Nissan showed the world its new styling direction with the unveiling the Sway concept at the 2015 Geneva Motor Show.
The Sway is a subcompact hatchback designed for the European market. While small, the Sway is wide and, with the oversize wheels and tires typical in a concept car, looks much bigger than it is. The front end is dominated by what Nissan calls its V-motion grille. Although it sounds like something that belongs in IT, the V-motion grille frames an enlarged Nissan logo with a chrome strip that looks a bit more like a U than a V. It’s similar to the grille treatments on the new Rogue and updated Juke, but bigger. A lot bigger.
Nissan’s characteristic Coke-bottle character line swoops up from the front wheels, dips down at the front doors, then continues to the hatch. The greenhouse shows some steep tumblehome up to the roof, and the rear glass is angled, which could take away some trunk space.
Headlights and taillights are variations of Nissan’s lightning bolt design. The chrome accent around the headlights help make the front of the car look like a face, the lights staring at you from under anthropomorphic eyebrows.
The four entry doors look like normal doors, but the rear doors actually open suicide-style, leaving no B-pillar when front and rear doors are opened. This illusion of space is further augmented by a glass roof with X-shaped pillars. Nissan stylists wanted people to admire the interior, which is as radical as the exterior.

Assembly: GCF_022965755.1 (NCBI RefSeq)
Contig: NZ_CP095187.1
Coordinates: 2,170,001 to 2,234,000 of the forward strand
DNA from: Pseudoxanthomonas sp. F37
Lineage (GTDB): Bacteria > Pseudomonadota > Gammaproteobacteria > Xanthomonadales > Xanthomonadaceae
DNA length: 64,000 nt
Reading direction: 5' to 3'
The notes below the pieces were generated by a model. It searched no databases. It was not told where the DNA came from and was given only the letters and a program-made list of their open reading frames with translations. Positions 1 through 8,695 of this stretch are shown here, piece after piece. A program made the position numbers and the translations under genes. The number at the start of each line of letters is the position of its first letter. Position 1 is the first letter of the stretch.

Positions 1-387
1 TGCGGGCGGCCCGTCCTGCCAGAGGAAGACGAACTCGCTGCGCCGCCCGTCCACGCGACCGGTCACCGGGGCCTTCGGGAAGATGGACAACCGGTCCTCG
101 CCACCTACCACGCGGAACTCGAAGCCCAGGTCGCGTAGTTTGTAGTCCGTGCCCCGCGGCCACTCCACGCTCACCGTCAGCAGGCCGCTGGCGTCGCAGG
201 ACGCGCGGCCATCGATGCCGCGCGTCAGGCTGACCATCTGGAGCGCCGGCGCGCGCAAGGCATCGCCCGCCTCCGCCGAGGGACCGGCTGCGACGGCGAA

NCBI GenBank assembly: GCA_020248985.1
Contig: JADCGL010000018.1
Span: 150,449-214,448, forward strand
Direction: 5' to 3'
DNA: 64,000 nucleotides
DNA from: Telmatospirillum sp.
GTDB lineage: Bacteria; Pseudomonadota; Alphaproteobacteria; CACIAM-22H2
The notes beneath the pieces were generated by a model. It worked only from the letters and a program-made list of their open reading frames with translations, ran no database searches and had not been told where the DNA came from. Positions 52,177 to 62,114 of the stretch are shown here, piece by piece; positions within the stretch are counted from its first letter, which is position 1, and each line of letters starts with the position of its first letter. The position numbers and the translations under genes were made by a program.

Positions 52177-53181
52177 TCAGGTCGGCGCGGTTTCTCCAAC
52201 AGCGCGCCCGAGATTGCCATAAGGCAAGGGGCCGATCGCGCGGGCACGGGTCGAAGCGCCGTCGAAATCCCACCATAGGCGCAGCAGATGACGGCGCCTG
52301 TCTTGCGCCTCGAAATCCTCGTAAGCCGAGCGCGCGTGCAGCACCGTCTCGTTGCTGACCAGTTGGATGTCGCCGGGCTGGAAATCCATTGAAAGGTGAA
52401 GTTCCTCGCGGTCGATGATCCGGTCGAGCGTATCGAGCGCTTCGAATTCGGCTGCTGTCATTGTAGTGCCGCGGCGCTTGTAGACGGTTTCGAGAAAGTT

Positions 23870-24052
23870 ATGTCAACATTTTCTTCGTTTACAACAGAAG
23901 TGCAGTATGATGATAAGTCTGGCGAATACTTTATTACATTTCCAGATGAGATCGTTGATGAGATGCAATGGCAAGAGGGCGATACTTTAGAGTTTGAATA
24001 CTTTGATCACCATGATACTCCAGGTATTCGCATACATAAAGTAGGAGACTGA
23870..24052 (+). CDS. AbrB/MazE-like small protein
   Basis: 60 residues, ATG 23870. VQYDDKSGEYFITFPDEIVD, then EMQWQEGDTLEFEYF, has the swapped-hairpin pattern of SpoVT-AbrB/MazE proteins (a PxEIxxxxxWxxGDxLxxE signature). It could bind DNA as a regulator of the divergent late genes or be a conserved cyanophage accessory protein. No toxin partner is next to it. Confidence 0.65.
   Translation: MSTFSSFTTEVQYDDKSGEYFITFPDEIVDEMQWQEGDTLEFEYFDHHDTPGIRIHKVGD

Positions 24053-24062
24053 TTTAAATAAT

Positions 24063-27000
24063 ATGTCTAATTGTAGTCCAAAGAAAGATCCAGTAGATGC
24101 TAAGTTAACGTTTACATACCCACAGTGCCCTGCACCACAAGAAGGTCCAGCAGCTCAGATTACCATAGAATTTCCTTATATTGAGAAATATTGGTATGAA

Nissan’s name for the dash is “gilding wing,” meant to look like a pair of wings opened up from the middle. Whatever it’s called, it’s a spartan look, with only two gauges for the driver, a large, trapezoidal touch screen in the middle and two oversize knobs near the console. The interior is designed so that any surface a driver touches is soft, but anything that is used to do something – like change gears or open the door – is metal.
The Sway’s interior color scheme proves that blue interiors didn’t go out of style with the 80s. Seats and door panels are blue, while the dash and steering wheel are white with tan accents. It’s a bold move, as the color scheme doesn’t seem to match the silver-grey and bronze exterior.
Whether some of the more extreme design elements like the glass roof or suicide doors make it to production remains to be seen, but the Sway’s bold exterior design shows that the company is ready to make up for the dowdy Versa and inject some much needed style into their small car lineup.
Watch the TFLcar A to Z video compilation of all the new car debuts from Geneva.